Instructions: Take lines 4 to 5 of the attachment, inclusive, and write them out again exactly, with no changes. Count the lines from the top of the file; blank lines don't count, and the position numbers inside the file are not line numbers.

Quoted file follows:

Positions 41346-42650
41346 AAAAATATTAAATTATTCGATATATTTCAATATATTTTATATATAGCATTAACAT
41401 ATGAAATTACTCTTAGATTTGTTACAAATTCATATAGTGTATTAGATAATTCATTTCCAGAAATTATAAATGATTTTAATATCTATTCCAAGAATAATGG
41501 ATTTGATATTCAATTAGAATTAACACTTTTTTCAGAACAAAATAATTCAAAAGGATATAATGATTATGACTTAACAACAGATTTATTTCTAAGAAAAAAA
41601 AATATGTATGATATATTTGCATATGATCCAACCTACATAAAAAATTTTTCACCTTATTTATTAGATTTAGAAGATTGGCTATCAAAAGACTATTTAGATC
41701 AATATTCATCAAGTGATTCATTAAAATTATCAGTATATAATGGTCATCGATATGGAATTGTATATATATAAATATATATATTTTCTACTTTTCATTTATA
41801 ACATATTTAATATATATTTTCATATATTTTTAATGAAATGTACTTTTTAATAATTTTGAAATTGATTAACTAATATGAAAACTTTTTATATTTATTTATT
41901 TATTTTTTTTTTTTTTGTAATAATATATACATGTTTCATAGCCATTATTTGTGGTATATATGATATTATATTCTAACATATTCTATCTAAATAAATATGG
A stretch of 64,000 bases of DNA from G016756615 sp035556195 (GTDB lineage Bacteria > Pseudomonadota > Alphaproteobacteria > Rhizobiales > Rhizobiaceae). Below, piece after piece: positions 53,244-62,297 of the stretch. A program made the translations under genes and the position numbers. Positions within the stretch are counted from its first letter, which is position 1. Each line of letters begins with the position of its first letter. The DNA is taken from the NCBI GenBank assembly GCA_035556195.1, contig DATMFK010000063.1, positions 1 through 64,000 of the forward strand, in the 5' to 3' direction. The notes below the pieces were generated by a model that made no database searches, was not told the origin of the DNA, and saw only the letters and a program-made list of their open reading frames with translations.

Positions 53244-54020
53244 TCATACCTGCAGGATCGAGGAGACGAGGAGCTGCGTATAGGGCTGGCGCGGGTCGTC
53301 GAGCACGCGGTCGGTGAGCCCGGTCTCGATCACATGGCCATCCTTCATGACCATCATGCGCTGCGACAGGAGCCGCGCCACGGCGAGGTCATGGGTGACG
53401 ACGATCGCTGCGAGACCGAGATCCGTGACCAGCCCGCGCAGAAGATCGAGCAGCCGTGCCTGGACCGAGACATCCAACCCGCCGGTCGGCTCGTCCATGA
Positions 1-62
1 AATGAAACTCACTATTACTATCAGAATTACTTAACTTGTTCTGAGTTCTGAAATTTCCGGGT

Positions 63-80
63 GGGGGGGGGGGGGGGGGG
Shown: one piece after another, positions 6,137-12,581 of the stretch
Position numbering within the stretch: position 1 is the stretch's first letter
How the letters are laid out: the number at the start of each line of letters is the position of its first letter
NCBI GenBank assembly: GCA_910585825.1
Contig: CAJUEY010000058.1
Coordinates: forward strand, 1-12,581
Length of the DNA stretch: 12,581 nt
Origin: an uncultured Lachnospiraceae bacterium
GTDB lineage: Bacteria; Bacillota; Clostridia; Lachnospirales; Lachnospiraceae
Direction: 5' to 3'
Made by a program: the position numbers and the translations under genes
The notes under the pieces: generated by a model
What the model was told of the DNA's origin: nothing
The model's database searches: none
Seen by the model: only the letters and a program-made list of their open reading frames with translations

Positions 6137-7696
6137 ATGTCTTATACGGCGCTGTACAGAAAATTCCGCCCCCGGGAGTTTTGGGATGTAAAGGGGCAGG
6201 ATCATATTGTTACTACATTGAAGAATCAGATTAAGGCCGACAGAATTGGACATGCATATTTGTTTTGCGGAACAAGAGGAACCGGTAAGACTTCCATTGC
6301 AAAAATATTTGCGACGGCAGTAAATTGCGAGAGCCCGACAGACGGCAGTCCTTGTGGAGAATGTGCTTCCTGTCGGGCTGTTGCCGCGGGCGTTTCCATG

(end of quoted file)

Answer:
41501 ATTTGATATTCAATTAGAATTAACACTTTTTTCAGAACAAAATAATTCAAAAGGATATAATGATTATGACTTAACAACAGATTTATTTCTAAGAAAAAAA
41601 AATATGTATGATATATTTGCATATGATCCAACCTACATAAAAAATTTTTCACCTTATTTATTAGATTTAGAAGATTGGCTATCAAAAGACTATTTAGATC